As a kid, Dj Kool Herc loved music. He loved how it made him feel. In Jamacia, Dj Kool Herc would watch his favorite DJ set up each Saturday dance parties. He couldn’t attend the party, but he dreamed about becoming a DJ.

When he was 13, his family moved to the Bronx. He held on to his love of music and began tinkering around with his family’s speaker system until a big sound came out.

Shortly after DJ Kool Herc threw his first party, he wanted to keep his guest dancing, so he developed a way he could spin two records at a time!

DJ Kool Herc is known as one of the pioneers of rap, so this is a great book to give your child or students some history about how this genre began.
Just be aware, you’re going have to fill them in on some things, which will probably make you feel old. I had to let my students know what an A and B side of a record are. lol

The Boo-Boos That Changed The World: A True Story About An Accidental Invention (Really!) by Barry WITTENSTEIN

We have Earle Dickson’s wife to thank for the creation of Band-Aids. She was a klutz. She was so clumsy; Earle had to wrap her wounds every day when he got home.
A friend suggested Earle meet with Mr. Johnson (from Johnson and Johnson), to show him his bandage idea.

After much trial and error together, they perfected his bandages. Surprisingly, Band-Aids were not an immediate success, and Earle’s struggle to success is shown throughout the book. The End.

Sonia Sotomayor: A Judge Grows in the Bronx by Jonah Winter

Growing up, Sonia wanted to be a detective, just like her favorite book character Nancy Drew.

So, Sonia studied and was at the top of her class, and when she went on to college, she eventually decided that she wanted to become a judge.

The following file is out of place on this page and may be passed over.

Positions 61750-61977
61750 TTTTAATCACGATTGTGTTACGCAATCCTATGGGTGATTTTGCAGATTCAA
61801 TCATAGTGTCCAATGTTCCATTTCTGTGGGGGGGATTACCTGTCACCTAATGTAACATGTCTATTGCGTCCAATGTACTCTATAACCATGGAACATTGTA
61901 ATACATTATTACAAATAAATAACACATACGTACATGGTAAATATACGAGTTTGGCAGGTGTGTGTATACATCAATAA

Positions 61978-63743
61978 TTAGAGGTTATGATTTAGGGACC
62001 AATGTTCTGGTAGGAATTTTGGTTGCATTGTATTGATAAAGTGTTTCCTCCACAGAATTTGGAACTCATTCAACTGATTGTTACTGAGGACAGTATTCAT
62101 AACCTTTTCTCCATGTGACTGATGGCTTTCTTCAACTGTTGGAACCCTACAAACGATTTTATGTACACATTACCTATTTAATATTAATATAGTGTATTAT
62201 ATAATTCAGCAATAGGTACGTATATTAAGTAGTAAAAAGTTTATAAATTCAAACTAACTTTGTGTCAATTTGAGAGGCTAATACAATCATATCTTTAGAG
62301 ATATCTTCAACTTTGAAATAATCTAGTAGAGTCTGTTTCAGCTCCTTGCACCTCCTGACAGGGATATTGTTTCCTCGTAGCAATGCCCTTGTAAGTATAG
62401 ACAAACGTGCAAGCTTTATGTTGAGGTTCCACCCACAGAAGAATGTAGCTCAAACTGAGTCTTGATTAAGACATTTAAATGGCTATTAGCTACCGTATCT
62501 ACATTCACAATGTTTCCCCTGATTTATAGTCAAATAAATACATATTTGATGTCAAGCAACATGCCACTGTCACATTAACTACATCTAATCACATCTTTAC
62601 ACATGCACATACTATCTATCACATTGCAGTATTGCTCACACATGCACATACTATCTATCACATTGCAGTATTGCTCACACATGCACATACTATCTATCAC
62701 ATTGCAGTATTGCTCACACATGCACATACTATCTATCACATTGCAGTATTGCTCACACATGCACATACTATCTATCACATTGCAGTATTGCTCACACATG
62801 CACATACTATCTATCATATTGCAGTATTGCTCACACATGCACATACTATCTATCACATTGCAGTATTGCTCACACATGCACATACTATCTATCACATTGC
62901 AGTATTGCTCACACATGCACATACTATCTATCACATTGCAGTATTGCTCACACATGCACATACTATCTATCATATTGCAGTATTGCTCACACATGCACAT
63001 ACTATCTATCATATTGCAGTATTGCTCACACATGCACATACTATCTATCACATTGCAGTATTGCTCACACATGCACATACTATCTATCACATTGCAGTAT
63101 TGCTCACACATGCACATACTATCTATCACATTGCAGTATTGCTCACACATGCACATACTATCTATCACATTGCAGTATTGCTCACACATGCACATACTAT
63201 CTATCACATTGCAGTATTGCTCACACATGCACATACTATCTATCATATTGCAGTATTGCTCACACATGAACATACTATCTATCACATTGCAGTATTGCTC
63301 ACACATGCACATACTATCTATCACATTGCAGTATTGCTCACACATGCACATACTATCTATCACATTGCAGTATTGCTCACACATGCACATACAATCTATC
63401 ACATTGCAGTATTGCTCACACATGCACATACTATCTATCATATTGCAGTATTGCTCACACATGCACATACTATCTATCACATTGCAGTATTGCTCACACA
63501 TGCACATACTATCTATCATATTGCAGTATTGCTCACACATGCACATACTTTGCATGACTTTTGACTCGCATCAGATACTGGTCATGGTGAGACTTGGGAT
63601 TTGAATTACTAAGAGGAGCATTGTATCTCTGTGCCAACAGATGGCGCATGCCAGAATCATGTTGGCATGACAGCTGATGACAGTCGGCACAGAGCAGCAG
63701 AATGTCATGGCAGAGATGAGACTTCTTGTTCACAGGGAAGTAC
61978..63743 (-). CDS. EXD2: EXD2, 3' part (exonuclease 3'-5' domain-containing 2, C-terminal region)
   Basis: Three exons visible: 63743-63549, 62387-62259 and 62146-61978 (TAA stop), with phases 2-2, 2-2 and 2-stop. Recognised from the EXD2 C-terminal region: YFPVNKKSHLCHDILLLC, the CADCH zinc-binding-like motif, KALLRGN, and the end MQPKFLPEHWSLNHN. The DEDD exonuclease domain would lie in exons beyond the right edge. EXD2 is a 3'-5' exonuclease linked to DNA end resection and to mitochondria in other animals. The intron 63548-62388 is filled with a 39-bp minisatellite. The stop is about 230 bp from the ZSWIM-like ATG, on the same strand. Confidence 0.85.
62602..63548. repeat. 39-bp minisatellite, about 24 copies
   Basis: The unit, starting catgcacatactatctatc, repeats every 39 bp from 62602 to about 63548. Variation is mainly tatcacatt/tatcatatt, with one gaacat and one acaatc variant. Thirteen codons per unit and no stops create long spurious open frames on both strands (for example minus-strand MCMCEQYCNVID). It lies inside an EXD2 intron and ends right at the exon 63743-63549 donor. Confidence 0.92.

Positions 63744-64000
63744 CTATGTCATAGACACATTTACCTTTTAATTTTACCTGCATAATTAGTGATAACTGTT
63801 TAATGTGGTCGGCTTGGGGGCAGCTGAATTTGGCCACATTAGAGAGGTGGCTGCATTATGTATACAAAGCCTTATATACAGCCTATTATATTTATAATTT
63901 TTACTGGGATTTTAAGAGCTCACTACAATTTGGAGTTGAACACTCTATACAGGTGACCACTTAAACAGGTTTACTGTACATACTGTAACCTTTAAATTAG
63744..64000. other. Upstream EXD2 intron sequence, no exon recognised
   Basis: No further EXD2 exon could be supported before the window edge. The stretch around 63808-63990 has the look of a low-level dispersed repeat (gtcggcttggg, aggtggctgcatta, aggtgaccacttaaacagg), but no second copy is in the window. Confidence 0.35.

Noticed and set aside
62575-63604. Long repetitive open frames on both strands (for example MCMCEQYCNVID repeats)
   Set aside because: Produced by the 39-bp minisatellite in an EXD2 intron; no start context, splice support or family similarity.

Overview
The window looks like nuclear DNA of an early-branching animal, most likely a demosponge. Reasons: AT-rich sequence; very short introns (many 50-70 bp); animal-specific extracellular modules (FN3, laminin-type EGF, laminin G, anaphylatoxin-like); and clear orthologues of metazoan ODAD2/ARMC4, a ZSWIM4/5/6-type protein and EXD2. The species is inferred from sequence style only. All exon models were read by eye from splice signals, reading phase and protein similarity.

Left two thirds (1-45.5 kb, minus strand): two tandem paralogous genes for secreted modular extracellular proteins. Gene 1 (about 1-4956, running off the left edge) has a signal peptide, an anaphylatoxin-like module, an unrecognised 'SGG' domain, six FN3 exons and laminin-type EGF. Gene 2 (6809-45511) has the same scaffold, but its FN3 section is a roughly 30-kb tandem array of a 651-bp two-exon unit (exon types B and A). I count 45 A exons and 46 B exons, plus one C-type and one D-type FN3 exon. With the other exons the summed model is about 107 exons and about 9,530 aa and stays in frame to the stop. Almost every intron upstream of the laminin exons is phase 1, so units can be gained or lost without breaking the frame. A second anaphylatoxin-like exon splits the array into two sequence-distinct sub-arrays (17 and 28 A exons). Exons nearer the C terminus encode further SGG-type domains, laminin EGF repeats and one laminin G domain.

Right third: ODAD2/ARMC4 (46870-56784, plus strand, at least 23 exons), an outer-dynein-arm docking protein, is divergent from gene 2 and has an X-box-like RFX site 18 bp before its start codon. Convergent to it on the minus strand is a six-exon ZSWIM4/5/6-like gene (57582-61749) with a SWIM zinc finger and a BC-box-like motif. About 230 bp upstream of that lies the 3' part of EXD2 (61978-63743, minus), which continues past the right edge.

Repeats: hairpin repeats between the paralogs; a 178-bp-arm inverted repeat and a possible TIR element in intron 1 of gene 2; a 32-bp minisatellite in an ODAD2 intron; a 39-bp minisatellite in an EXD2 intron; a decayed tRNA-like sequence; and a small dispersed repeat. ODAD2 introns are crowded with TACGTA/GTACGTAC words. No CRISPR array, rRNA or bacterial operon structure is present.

Sonia would become a judge, and she used her experiences of growing up in the Bronx to mold her into a stern but an empathetic judge.

Eventually, her talents on the stand were noticed, and she was nominated by President Barack Obama to become a Supreme Court Justice. After much questioning by members of the Senate Judiciary Committee, Sonia Sotomayor became the first Latina Supreme Court Justice.

A Case for Loving: The Fight for Interracial Marriage⁣ by Selina Alko

The Lovings was an interracial couple in Virginia that wanted to get married. Virginia was one of many states at that time where interracial marriages were illegal.
The Lovings traveled to Washington D.C. to get married, but shortly after they returned, they were arrested for unlawful cohabitation.
The Lovings fought for their right to be married, and their case went all the way to the Supreme Court. 1967, it was decided that it was unconstitutional for states to ban interracial marriages.

For the Right to Learn: Malala Yousafzai’s Story by Rebecca Langston-George

Unless you’ve been hiding under a rock, then you know the story of Malala Yousafzai. Malala is known as the girl who was willing to risk her life to get an education. I love Malala’s story because it is a reminder that we shouldn’t take our access to education for granted.

If you’re looking for more books, check out my science picture book recommendations!

Melissa Nikohl